The Panamanian’s case kicked off a monthly series of upcoming appeals at CAS brought by Latin American soccer officials removed from soccer after being indicted by the U.S. Department of Justice on various charges of racketeering, money laundering and wire fraud conspiracy.
The sports court has scheduled an appeal in August by disgraced former Brazil soccer boss Ricardo Teixeira, who has questioned if the U.S. federal evidence is accurate. Next up in September is Juan Ángel Napout of Paraguay who was convicted at a 2017 trial in Brooklyn. The conviction was upheld on appeal last month.
Another Brazilian, Marco Polo del Nero, is expected to have an October date with CAS, and an appeal is pending for Manuel Burga who was banned by almost two years after the Peruvian was acquitted by the same jury which convicted Napout.
CAS said Tuesday that Alvarado’s hearing was conducted by video link from the court in Lausanne, Switzerland — a process made routine by travel restrictions during the coronavirus pandemic. Still, other remote hearings are likely simply because the appellants — such as Teixeira and Del Nero — risk arrest in Switzerland since their indictments were unsealed by the Justice Department in December 2015.
Del Nero fled Zurich in May 2015 in the aftermath of early morning raids at luxury hotels in the city to arrest top soccer officials attending FIFA meetings and a presidential election. Those arrests revealed the sprawling — and ongoing — American and Swiss investigations of bribery and corruption worth tens of millions of dollars linked to marketing deals and hosting votes for the World Cup and other international competitions.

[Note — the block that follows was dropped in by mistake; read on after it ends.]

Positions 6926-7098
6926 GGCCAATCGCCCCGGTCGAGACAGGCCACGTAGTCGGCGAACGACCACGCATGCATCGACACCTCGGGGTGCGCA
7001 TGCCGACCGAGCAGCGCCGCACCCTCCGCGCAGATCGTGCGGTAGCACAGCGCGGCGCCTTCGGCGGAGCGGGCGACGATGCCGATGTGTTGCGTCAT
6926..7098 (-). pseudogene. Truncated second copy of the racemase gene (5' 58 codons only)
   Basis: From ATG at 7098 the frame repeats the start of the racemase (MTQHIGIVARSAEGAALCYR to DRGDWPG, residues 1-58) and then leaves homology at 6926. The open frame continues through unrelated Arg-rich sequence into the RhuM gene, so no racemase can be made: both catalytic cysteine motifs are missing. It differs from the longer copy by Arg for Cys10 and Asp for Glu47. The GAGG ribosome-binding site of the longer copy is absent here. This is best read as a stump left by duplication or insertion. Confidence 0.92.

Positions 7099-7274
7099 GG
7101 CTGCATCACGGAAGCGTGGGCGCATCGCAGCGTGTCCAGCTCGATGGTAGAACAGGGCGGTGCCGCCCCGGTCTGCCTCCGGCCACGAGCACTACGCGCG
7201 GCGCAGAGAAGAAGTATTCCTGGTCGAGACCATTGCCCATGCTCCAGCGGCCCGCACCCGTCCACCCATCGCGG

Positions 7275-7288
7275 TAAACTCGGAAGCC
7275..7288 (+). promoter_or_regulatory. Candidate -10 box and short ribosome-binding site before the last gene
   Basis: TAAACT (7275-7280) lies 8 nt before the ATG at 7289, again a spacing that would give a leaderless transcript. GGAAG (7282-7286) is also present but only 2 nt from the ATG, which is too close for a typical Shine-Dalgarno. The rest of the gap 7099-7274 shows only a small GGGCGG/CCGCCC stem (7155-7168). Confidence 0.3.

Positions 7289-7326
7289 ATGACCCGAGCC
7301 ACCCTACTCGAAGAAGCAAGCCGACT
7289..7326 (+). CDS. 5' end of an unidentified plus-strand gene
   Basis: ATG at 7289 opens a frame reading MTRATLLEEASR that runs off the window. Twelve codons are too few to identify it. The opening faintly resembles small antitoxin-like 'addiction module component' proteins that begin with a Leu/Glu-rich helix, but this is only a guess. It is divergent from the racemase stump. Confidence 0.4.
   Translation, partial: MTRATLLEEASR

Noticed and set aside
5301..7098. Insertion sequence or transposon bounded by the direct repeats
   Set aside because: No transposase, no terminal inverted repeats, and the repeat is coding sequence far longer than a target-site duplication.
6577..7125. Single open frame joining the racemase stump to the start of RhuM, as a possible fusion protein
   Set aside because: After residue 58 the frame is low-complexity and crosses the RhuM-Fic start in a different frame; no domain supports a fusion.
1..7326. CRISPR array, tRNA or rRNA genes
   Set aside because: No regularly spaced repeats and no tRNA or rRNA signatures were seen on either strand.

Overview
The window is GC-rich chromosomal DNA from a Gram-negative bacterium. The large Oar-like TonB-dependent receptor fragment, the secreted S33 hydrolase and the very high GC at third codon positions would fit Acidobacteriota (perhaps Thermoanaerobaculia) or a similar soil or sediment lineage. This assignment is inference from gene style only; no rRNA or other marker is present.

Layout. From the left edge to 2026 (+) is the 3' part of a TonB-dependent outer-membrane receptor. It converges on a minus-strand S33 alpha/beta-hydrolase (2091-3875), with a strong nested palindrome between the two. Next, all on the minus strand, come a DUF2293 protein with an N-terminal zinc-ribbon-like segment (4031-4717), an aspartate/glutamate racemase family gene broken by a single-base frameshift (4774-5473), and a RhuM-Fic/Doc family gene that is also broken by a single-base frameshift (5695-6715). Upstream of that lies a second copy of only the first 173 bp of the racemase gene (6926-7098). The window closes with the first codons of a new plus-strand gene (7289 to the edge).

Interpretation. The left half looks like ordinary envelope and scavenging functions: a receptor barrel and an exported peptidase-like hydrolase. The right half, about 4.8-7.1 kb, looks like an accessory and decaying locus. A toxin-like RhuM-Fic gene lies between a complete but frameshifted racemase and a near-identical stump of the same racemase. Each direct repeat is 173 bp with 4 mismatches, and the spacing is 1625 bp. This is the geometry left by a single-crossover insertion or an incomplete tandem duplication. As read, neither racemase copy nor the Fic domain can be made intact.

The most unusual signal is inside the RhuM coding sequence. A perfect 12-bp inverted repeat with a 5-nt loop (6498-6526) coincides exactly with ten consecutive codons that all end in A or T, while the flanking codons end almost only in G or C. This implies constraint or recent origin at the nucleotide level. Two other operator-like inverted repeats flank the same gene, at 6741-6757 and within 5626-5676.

The American case developed over years from early targeting of Chuck Blazer, the most senior elected American at FIFA for more than a decade who became a cooperating witness. Blazer’s life ban, imposed by FIFA on July 9, 2015, was the first of around 30 so far arising from the Justice Department evidence. Blazer was seriously ill at the time and died in 2017.
Alvarado was found guilty last year by FIFA, relying on American evidence, of getting at least $230,000 in bribes linked to commercial contracts World Cup qualifying games and the CONCACAF Gold Cup from 2009 to 2011. At the same time, he sat in judgment of other soccer officials summoned before the FIFA ethics panel.
At his own FIFA ethics hearing, Alvarado argued he was a victim of double jeopardy because the North American governing body, CONCACAF, has previously banned him from soccer in the region. Teixeira, however, disputed the U.S. evidence in a wider federal investigation that has seen guilty pleas, convictions and indictments from dozens of soccer and marketing officials.
The FIFA allegations against Teixieira, his lawyers argued last year, “are no more than assumptions made by U.S. attorneys, without any evidence to support the indictment.” Teixieira, like many others, was also fined 1 million Swiss francs ($1.06 million) by FIFA ethics judges.
The first verdicts from CAS judges are likely late this year and should continue into 2021.
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